Table 4
Results of multivariate regression analysis with TUF index score as the dependent variable


This study attempted to determine if particular clinical symptoms, physical, and/or psychological features were related to findings of fatty infiltrate in the cervical extensor musculature which might assist in understanding underlying processes in chronic WAD. However, the results of the regression analyses, albeit significant, were marginal and varied. The combined factors of sensory, physical, kinesthetic, and psychological features all contributed to explaining the variation of the levels of fatty infiltrate for both dependent measures (TF—24% of the variance; TUF—28% of the variance). Thus, fatty infiltrate would seem from this study to be a generic sign for a homogenous group with chronic WAD and so likely represents more than one pathophysiological process. However, as these findings of fatty infiltrate were observed in the chronic state, the significance of these muscle changes with respect to outcomes such as pain and disability and recovery rates remains unclear. The participants of this study all showed concomitant sensory (hyperalgesia) and psychological disturbances that characterize and predict those with a complex, non-resolving injury [52]. These disturbances have not shown to feature in subjects with persistent non-traumatic neck disorders [48]. Thus it could be suggested that the fatty muscle changes in chronic WAD, may be associated with non-recovery. Further investigation into whether fatty muscle changes occur uniformly in all whiplash injured people irrespective of recovery or are unique to only those who develop chronic symptoms is required and currently underway.

From a neurobiological standpoint, the factor of CPT held in both regression models (TF (P = 0.1) and TUF (P = 0.02)). Cold hyperalgesia may be due to either alterations in the central nervous systems’ mediation of pain or a result of a peripheral nerve injury [12, 29]. The presence of cold hyperalgesia and other alterations in the central nervous systems’ ability to process pain (e.g., widespread mechanical and pressure pain thresholds (PPT)) have also been identified by others [2, 29, 50]. It is suggested that some of these changes are potentially irreversible [10]. It is noteworthy that PPT_remote, in tandem with CPT, held in the regression model for TUF (P = 0.1). This may align with previous work demonstrating that chronic WAD can result in findings of not just local, but rather widespread abnormal pain processing [2, 10, 52]. However, the direction of the association between PPT_local, TF (P = 0.09) and TUF (P = 0.1) was inverse (e.g., those with higher fat content had higher thresholds) and this is more difficult to explain. Nevertheless, the results of this study might provide some preliminary evidence that the presence of cold and widespread mechanical hyperalgesia in conjunction with the MRI findings of muscular fatty infiltrate in the upper cervical musculature could be reflective of a peripheral nerve injury in the cervical region [8, 18, 21, 35, 36, 63] and could explain the widespread sensory findings in this cohort. The presence of these sensory features in conjunction with the temporal development and magnitude of fatty infiltrate needs to be investigated in a prospective, longitudinal study with a more heterogeneous population to better identify a possible neuropathic [3, 24] element in at least some patients who transition to chronicity.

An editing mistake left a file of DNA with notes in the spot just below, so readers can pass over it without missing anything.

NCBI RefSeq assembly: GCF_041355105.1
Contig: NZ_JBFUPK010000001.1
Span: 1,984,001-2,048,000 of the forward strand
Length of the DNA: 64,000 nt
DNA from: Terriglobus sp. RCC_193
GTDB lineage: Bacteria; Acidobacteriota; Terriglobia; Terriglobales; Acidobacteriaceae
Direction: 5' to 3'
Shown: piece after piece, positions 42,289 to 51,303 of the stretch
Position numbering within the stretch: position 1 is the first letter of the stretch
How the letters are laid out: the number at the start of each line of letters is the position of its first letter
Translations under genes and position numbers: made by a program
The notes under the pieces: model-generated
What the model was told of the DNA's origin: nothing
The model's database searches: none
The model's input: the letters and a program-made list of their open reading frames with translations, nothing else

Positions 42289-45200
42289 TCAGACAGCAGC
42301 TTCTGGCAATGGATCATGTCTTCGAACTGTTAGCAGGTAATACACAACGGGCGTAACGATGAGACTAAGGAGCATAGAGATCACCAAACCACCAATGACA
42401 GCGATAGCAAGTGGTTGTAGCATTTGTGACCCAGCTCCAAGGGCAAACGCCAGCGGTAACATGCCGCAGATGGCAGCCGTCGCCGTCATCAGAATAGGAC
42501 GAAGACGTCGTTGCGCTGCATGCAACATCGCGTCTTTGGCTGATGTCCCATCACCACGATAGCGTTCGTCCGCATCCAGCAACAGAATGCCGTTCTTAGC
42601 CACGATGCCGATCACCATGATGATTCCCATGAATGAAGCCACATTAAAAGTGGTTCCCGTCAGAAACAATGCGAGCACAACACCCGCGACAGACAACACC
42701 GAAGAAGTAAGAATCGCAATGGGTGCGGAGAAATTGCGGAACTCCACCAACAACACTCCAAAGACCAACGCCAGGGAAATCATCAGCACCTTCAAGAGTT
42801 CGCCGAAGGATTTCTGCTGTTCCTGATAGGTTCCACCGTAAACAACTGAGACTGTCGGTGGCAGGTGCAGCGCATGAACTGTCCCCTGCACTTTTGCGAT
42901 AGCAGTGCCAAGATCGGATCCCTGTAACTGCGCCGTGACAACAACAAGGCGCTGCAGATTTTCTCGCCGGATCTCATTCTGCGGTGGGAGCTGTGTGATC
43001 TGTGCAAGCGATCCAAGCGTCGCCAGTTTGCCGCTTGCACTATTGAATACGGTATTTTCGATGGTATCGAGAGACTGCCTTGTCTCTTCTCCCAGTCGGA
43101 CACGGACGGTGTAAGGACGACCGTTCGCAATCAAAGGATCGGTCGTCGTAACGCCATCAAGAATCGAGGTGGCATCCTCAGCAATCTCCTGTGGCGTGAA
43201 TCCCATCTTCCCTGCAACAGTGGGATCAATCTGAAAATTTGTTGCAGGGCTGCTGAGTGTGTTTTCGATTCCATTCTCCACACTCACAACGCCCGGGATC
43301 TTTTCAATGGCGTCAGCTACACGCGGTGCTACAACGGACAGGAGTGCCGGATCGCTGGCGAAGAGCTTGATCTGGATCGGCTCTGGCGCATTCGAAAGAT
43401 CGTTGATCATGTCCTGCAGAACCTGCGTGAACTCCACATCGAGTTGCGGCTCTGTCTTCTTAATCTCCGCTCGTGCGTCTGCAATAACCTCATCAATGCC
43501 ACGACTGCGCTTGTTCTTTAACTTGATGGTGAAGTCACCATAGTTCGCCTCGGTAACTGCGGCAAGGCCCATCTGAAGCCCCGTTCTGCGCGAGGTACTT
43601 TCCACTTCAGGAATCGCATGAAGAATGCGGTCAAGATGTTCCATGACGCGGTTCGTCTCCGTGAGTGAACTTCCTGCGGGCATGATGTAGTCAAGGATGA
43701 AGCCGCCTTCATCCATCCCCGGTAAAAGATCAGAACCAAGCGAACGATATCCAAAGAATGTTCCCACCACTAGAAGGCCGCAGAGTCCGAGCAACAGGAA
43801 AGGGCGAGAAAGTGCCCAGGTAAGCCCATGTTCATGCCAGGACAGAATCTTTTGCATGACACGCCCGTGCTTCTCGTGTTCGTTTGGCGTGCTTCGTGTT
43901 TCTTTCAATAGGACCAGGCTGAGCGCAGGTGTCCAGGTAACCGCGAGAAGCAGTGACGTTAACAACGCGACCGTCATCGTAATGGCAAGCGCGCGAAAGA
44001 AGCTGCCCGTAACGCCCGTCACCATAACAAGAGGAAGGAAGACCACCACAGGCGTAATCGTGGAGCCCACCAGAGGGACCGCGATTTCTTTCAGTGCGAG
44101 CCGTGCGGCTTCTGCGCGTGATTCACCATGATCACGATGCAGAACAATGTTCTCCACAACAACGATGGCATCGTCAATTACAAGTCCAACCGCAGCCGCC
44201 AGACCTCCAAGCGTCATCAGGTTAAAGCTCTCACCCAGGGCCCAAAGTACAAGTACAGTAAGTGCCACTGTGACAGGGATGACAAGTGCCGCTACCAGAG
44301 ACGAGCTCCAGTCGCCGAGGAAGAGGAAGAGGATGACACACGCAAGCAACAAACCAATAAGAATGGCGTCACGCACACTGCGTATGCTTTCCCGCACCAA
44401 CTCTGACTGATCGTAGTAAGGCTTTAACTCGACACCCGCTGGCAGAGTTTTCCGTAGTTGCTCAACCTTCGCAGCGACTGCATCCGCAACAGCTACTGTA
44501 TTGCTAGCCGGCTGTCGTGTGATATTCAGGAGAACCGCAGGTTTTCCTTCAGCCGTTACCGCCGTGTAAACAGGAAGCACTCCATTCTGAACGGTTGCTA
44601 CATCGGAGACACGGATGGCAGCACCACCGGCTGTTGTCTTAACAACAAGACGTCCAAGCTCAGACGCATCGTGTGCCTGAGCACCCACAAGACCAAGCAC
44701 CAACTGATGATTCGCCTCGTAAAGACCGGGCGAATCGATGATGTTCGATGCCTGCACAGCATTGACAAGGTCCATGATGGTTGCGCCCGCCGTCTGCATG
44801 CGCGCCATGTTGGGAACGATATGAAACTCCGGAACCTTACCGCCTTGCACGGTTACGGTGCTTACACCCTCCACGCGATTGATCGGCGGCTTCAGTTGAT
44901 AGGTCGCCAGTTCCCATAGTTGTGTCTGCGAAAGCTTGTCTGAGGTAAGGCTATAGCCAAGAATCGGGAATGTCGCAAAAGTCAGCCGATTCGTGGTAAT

It is also possible that the fatty alterations in the deep suboccipital and extensor muscles, which are rich in muscle spindle density [4, 5, 34], may account for some of the common functional impairments observed in whiplash, such as kinesthetic deficits [22, 31, 32] and balance loss [17, 60]. Previous studies have shown that subjects with whiplash who complain of dizziness demonstrate greater deficits in cervical JPE, neck influenced eye movement control, and postural stability when compared to those not complaining of these symptoms and when compared to healthy controls [32, 58, 59]. Treleaven et al. [59] determined a relationship between pain levels (NDI) and complaints of dizziness amongst patients with persistent WAD. The present cohort had a mean NDI score of 45.5 and 92% complained of dizziness. This mirrors the NDI scores (46.4) for those subjects who complained of dizziness in the study of Treleaven et al. [59]. However, the findings did not fit a clear picture. The NDI held in the regression model for TF content but not in the model for TUF, which suggests that higher levels of pain and disability influence the fat content in the entire cervical region but not primarily in the upper cervical musculature. Further, the higher fat content in the upper cervical region was inversely related to the JPE deficits, suggesting that any kinesthetic deficits are not related to fatty infiltrate in the upper cervical region. However, caution should be exercised in the interpretation of these results at this time as it may be a factor of power in the study. The global measures combining the muscle: fat profiles may have been too conservative to determine significance. Nevertheless, the contention remains that altered afferent input from the upper cervical musculature may influence kinesthetic functioning in patients with chronic WAD. Larger scale studies involving measures of individual muscles across a more heterogeneous sample of subjects with WAD with varying degrees of kinesthetic deficits is required before more definitive conclusions can be drawn.